Kokura Castle was built in 1602 by Hosokawa Tadaoki.
This castle’s keep has a distinctive architectural feature called “karazukuri” in which the 5th floor is bigger than the 4th floor; at the time of its construction, it was the only castle of its kind in Japan.
In addition, it has a style of stone wall called “nozura-zumi,” which uses natural stone instead of quarried stone, and eight separate gates, such as the Otemon Gate and Keyakimon Gate.
There are also many things to see inside the castle itself, including a learning zone with introductions to the history and culture of Kokura Castle, and an observation zone with panoramic views over Kokura.
And it is also renowned for its 300 cherry trees, which bloom in spring, and the autumn colors of zelkova and gingko trees.
Kokura Castle Japanese Garden recreates a samurai residence and a lord’s garden in the Edo period.
The varied landscape can be enjoyed in each of the four seasons.
Visitors can experience Japanese culture, including matcha green tea and sweets in the ryureiseki style (performed with tables and chairs) of tea ceremony.
Seicho Matsumoto, winner of the Akutagawa Prize (Japanese literary award), is undeniably Kitakyushu’s most famous modern writer.
Matsumoto Seicho Memorial Museum paints a fascinating portrait of his life and the many works he left to this world during the four decades he was active as a writer.
One floor provides a comprehensive overview of his many literary endeavors, with a giant chronology and a video documentary on his works of nonfiction giving visitors a glimpse into his life.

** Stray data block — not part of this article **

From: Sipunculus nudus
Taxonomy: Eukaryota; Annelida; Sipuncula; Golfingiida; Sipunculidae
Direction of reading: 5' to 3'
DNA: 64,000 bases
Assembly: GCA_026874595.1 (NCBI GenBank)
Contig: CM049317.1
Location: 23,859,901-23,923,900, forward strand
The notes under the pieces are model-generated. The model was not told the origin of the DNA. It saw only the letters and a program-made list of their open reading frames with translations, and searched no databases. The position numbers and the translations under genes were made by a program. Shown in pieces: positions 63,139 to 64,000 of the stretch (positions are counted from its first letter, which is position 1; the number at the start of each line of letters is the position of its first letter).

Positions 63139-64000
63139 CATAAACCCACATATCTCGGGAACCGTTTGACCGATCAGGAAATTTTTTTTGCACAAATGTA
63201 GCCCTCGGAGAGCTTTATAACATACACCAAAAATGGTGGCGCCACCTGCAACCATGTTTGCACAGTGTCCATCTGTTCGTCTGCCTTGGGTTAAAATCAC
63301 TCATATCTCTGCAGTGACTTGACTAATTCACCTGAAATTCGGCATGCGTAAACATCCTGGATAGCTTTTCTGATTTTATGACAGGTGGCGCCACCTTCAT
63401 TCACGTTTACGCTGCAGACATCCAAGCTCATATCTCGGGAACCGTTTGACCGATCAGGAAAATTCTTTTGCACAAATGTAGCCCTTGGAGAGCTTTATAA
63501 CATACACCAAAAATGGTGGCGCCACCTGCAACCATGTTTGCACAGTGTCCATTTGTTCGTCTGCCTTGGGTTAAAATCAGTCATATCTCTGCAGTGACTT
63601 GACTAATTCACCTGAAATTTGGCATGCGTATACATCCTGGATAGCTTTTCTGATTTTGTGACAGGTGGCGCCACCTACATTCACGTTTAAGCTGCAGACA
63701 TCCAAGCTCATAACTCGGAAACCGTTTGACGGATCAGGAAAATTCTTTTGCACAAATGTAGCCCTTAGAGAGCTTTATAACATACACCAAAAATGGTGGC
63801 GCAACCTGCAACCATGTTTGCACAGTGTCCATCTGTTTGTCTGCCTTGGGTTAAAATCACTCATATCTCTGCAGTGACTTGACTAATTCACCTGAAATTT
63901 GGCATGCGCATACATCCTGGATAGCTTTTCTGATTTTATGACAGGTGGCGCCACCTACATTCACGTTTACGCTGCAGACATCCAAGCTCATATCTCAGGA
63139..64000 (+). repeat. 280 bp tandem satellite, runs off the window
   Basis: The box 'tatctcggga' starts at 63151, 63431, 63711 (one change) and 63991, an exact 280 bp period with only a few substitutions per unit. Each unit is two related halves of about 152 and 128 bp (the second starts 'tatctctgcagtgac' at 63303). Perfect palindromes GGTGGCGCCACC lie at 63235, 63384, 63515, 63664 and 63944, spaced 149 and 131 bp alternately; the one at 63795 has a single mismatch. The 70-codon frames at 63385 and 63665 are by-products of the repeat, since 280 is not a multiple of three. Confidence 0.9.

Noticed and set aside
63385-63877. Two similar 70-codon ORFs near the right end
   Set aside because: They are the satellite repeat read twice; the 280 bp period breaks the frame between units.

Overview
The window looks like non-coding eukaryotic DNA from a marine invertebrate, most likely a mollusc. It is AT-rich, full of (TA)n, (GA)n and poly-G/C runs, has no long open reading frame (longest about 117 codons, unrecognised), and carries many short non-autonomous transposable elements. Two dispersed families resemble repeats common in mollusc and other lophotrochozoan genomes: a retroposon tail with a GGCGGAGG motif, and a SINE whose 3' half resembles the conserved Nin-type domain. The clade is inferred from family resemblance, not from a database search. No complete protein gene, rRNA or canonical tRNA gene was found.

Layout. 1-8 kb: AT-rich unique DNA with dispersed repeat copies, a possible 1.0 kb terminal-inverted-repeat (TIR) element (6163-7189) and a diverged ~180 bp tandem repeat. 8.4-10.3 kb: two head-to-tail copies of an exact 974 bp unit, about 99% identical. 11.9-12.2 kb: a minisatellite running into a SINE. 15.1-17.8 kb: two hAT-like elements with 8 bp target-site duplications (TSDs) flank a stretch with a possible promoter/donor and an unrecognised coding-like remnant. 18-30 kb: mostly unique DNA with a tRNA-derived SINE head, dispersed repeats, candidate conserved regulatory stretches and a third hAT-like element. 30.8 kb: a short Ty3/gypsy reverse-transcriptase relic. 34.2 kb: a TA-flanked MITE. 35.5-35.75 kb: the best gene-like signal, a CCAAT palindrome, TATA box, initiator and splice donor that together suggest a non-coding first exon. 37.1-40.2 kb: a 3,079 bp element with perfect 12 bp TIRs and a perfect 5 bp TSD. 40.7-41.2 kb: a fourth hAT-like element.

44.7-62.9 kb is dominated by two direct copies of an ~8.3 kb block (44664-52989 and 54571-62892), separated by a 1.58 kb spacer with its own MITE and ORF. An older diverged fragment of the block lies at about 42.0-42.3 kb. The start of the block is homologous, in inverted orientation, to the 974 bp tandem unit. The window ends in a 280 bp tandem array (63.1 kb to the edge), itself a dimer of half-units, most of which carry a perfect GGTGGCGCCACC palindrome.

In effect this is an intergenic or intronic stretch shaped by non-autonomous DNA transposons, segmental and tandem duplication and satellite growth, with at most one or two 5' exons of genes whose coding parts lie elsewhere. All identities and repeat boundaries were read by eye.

The museum also houses a number of Seicho’s possessions, such as his manuscripts and a camera that he took with him when gathering information for his work, and features an area reconstructing parts of his house, from his study and library to his drawing room, giving a sense of his passion as a writer.
Make sure to check out the museum shop for unique Seicho goods!
Tanga Market is Kitakyushu’s kitchen, and has continued since the Taisho era (1912-1926), with approx. 120 stores selling fresh fish, daily dishes, local traditional food “Nukadaki”, and more.
Mori Ogai was one of Japan’s literary greats, and he was posted to Kokura as Surgeon General of the 12th Division of the (former) Japanese Imperial Army. The residence was built around 1897 and is a Japanese style house made up of six rooms. It is believed that Mori Ogai mainly used an 8-mat room and a smaller 4.5-mat room on the south side. Currently an earthen floor room is used as a display space for materials such as his chronicles and other precious materials. The residence appears in the novel Tori (Chickens), and as you view the garden you can conjure up images of that era.